Pancreatic Cancer Is Caught Sooner When Regular Screening Done
A recent study shows that most patients who underwent such screening were diagnosed at an earlier stage than those who did not.
Given the number of people affected by pancreatic cancer, and the fact it is projected to become the second leading cause of cancer deaths by 2026, early diagnosis could save many lives.
Now, a new study shows just how important regular screening for pancreatic cancer could be to finding the disease as early as possible in high-risk individuals, as well as increasing survival rates. The study, led by researchers from Johns Hopkins Kimmel Cancer Center and published June 15 in the Journal of Clinical Oncology, shows that those who underwent regular screening for the disease were diagnosed at the earliest stage and therefore had higher survival rates than those who were not regularly screened.
The Diagnostic Challenge
Though pancreatic cancer accounts for only about three percent of all cancers diagnosed each year in the US, it will be responsible for an estimated 49,830 deaths this year—the fourth most among all cancers—according to the American Society of Clinical Oncology’s (ASCO’s) Cancer.Net patient information website. The society adds that this form of cancer is the eighth most common cancer in women and the tenth most common in men.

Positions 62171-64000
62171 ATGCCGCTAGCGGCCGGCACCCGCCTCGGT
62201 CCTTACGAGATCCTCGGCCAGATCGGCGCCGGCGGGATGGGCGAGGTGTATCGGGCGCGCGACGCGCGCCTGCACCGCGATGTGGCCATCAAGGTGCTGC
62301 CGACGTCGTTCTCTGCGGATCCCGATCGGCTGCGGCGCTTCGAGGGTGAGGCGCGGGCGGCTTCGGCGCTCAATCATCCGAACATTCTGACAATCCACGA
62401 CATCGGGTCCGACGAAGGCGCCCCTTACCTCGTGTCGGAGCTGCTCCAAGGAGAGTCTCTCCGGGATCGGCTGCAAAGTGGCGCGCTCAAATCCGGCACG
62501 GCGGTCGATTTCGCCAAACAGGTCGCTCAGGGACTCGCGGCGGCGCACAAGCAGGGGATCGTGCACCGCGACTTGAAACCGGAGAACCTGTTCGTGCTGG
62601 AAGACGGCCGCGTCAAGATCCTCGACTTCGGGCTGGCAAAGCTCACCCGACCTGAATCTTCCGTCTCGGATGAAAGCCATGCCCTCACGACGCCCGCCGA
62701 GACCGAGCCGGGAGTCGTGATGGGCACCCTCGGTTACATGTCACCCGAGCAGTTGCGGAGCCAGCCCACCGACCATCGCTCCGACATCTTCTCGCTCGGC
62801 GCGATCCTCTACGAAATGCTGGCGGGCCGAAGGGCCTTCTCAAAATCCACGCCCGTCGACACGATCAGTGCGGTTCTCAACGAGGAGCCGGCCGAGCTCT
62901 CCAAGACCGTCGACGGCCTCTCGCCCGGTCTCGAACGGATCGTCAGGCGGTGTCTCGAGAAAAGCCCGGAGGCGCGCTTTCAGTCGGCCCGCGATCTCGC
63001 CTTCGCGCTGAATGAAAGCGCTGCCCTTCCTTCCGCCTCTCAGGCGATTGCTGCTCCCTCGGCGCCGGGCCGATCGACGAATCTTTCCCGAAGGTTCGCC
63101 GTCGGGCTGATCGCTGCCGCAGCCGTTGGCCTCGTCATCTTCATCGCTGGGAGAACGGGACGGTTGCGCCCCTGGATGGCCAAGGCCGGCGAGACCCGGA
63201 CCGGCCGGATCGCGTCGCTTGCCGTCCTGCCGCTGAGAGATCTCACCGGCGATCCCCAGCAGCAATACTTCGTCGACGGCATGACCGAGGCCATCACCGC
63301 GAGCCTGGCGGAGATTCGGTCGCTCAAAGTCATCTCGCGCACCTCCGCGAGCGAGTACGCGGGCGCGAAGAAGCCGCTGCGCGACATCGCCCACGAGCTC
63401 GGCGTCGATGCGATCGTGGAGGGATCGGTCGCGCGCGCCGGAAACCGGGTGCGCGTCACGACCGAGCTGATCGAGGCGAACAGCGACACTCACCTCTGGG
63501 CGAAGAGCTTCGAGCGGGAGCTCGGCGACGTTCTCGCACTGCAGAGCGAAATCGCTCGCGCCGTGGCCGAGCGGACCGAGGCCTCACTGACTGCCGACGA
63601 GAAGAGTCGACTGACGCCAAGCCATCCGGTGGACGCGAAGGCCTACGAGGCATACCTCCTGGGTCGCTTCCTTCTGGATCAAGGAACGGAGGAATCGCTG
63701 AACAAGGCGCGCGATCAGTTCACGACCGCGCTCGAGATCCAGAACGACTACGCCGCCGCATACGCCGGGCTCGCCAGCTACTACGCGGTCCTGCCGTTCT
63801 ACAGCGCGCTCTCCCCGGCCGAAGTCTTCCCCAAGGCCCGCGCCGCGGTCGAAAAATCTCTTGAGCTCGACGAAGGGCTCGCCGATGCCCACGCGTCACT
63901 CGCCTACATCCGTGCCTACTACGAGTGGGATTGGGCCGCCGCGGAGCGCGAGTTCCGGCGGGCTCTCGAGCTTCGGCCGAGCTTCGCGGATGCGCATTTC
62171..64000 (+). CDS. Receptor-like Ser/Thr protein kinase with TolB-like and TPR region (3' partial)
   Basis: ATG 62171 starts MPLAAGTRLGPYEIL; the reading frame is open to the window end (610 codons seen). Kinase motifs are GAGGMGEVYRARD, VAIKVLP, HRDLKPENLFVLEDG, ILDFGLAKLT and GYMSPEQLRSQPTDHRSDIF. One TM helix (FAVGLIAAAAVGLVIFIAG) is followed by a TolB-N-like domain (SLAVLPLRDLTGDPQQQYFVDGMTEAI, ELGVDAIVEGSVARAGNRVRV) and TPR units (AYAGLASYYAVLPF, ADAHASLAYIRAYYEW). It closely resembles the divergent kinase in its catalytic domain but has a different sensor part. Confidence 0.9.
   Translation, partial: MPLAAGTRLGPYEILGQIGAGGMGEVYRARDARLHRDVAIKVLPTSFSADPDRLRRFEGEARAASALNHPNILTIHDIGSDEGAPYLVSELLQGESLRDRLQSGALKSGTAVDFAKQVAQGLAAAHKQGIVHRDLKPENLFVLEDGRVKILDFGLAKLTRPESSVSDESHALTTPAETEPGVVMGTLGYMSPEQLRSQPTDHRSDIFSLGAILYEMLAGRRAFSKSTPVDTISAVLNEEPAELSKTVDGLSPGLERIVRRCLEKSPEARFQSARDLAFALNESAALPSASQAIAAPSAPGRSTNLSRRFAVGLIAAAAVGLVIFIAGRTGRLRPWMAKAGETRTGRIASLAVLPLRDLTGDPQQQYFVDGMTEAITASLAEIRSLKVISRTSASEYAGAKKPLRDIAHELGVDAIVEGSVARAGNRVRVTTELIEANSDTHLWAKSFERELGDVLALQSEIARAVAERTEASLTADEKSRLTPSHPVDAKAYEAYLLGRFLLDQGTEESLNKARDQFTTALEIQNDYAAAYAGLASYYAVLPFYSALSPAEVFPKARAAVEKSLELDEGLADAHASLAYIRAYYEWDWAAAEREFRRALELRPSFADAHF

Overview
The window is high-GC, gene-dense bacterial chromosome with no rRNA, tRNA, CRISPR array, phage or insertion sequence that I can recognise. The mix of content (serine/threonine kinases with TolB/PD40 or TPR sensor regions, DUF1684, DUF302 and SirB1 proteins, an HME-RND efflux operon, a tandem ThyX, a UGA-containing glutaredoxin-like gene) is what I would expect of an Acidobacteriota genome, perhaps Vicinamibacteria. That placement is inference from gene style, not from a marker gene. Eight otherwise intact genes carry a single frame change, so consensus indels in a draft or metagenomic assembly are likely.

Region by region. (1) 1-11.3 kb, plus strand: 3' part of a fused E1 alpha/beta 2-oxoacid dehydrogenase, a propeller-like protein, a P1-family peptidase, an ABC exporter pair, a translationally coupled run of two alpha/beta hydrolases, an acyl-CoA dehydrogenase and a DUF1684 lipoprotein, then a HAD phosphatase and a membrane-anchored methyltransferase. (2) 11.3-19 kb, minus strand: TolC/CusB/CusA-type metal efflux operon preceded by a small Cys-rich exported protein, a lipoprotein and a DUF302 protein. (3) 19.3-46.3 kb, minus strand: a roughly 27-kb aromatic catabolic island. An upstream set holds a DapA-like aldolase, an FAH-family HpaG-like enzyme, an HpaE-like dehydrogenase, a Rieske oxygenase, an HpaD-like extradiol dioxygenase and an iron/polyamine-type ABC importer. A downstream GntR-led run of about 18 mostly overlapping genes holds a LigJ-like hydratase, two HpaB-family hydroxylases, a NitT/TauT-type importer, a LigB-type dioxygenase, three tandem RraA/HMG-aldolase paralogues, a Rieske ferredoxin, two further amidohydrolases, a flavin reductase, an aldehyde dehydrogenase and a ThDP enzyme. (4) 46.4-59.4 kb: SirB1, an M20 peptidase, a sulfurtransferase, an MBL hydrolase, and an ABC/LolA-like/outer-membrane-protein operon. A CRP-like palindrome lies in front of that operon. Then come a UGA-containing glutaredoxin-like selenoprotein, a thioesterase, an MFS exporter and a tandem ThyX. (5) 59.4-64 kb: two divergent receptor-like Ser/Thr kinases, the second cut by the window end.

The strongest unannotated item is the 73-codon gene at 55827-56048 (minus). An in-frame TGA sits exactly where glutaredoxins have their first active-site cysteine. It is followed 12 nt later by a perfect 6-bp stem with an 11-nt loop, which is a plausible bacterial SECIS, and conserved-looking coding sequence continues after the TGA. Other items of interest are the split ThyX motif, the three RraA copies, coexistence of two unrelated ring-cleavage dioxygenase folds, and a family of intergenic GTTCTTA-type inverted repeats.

However, the disease is tough to diagnose as people don’t usually show symptoms until the later stages of pancreatic cancer, when survival is less likely, and “there are no validated, specific screening tests that can easily and reliably find early-stage pancreatic cancer in people who do not show symptoms,” according to Cancer.Net.
The new study provides evidence that regular screening using certain imaging methods can detect the disease earlier than when regular surveillance is not done.
The multicenter Cancer of Pancreas Screening-5 (CAPS5) study involved 1,461 high-risk individuals who were enrolled in one of eight study centers between 2014 and 2021. Nearly half of the participants (48.5%) had a pathogenic variant in a gene making them susceptible to pancreatic ductal adenocarcinoma (PDAC), the most common form of pancreatic cancer. Participants were screened each year using endoscopic ultrasound (EUS) and/or magnetic resonance imaging/magnetic resonance cholangiopancreatography (MRI/MRCP), though screening was done more frequently if signs of disease were detected. The study also provided an update on findings of earlier CAPS studies.
Over the course of the study, 10 of the participants were diagnosed with PDAC, with one individual being diagnosed with a metastatic form of the disease four years after dropping out of the regular screenings. Of the remaining nine people who maintained regular screenings:
- Seven had a stage I PDAC detected via regular screening